Tongariro Volcano Comparison

Wow! What a difference between this video and our photos of the serene Tongariro Crossing! This volcano blew today on New Zealand’s north island, and a teacher took the video footage below. Then see our peaceful photo from 2008 and Jason’s blog post about the trip.

Video of Tongariro Eruption- 2012

Jason’s blog post- 2008

Erin’s blog photo- 2008:

A peaceful view of the Tongariro Crossing in 2008



A world of voters

I’ll admit, before traveling around the world, I was not a very political person. I understood the basics and knew which way I leaned, but I never got into the (sometimes friendly) banter that excited many during election time. As I traveled I met hundreds of international acquaintances, some of which had been to the USA and some of which had not. Their experience with the USA ran the gauntlet from knowing America as a “reality tv show episode” to attending prestigious universities and living and working in The States for years.  Often finding I was one of the only Americans to speak up for my nation, answer questions, and defend this beautiful  place I call home, I had to beef up my knowledge of our political system. I needed to really decide where I stood on hot international topics such as foreign affairs and the environment and on issues that came up when speaking to others in my generation: mostly health care and education. I felt issues such as taxes and gas prices dwindle in importance to me, seeing how comparatively cheap it really is to live in the USA.  Don’t get me wrong, I see the importance of these, but you sometimes have to choose what you’re very passionate about and that’s what I did. It seemed that the sentiments of many people at home (as seen through social media and lifestyle choices) were completely opposite from those who viewed the USA from the outside, as their country’s ally, a world leader and sometimes an international bully. I’ve always wondered: if the world could vote, what would they say? Then I ran into this survey. Although I wish it were more extensive, I do feel it starts to draw conclusions from around the world, and after hearing common sentiments from foreigners for two years, I was not surprised.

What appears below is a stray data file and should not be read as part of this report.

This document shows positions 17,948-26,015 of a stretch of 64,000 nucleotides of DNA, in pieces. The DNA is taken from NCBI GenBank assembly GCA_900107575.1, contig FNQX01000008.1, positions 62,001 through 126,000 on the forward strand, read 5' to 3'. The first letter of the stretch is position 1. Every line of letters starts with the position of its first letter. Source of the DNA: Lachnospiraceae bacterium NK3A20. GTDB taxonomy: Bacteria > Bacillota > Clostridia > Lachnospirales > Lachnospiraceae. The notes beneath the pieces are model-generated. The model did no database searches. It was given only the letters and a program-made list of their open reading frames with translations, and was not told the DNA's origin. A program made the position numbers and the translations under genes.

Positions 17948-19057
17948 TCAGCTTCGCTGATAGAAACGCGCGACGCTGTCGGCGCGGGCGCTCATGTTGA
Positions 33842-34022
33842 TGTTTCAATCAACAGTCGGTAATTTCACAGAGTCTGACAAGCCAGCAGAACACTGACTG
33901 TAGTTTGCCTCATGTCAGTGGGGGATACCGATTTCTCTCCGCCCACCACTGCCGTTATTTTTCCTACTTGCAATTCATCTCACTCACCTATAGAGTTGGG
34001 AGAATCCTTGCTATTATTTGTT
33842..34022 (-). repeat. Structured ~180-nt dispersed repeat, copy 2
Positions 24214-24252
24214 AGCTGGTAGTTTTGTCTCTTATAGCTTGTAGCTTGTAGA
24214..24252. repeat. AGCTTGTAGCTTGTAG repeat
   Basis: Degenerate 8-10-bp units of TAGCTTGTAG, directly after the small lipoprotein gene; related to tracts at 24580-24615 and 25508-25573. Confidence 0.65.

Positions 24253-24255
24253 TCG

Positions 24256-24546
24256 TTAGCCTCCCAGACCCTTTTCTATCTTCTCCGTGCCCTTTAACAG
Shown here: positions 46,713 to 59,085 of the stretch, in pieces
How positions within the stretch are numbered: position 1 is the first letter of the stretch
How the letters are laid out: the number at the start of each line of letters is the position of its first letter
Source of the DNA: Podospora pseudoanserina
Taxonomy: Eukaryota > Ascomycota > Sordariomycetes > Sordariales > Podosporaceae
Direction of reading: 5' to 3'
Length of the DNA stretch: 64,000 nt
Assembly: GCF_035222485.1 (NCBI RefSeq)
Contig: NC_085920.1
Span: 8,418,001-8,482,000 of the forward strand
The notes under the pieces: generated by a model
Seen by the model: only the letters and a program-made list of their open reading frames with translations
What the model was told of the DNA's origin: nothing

Check it out if you’d like. Have you also found these opinions to be true on your international travels?

See survey here.

Country Roads

It’s not exactly a country road that cuts Shenandoah National Park in half, winding through the Blue Ridge Mountains, but we couldn’t help but sing along to John Denver’s Country Roads. “Blue Ridge Mountaaaiins, Shanendoahhh Riiiver,” we chirped. The first night of our camping adventure had started off perfectly, just our style. We’d lost our way, arrived to a locked entrance gate, and it was already dark. With headlights glowing, we rapidly assembled poles and raised our tent near the entrance, planning on leaving at sunrise to begin our four day hike in the wilderness. Knowing this was our last moment for luxury, we cracked a cold beverage from our cooler and said a “cheer” to our first night in Virginia. It only took ten minutes for headlights to illuminate our tent and a voice to call out in a southern drawl,”Who gives ya’ll permission ta camp her?” Jason and I smiled and he stepped out of the tent to chat, hoping he could smooth it over so we didn’t have to move everything in the dark.